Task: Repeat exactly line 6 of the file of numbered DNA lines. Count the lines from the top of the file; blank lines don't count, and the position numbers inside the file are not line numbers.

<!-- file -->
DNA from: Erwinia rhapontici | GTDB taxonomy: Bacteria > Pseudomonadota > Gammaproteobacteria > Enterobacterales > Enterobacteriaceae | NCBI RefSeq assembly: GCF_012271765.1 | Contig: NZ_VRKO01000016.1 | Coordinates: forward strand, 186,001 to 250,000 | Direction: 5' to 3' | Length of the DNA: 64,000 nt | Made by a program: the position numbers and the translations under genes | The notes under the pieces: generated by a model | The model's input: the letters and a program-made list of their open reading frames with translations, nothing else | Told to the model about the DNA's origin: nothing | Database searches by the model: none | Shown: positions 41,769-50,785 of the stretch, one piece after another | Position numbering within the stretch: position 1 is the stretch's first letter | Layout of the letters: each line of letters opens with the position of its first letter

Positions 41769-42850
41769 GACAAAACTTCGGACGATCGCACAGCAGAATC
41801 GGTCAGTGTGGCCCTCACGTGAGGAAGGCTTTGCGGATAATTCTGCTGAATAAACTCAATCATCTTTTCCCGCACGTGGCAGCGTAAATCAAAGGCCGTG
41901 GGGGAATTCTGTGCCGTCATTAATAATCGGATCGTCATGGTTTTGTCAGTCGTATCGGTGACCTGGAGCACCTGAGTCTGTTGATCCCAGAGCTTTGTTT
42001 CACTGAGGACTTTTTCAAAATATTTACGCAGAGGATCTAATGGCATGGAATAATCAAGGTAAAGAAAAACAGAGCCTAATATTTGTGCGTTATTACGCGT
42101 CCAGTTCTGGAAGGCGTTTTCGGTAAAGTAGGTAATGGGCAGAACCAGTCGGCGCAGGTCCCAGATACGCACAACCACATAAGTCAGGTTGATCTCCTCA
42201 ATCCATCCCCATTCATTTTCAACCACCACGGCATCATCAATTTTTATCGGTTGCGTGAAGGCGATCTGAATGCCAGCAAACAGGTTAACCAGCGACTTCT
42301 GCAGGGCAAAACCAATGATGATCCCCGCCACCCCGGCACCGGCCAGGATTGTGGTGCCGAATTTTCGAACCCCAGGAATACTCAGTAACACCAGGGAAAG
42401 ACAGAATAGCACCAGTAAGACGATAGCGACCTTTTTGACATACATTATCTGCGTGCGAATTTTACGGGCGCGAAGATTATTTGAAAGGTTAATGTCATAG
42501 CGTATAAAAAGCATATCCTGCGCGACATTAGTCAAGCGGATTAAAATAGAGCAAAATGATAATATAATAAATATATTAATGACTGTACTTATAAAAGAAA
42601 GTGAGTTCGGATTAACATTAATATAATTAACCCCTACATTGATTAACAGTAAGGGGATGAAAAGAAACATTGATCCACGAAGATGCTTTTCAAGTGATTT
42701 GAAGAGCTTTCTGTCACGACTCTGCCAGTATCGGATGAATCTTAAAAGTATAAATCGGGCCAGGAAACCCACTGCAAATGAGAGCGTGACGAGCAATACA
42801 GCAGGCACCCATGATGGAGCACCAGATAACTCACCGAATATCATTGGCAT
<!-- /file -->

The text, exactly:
42001 CACTGAGGACTTTTTCAAAATATTTACGCAGAGGATCTAATGGCATGGAATAATCAAGGTAAAGAAAAACAGAGCCTAATATTTGTGCGTTATTACGCGT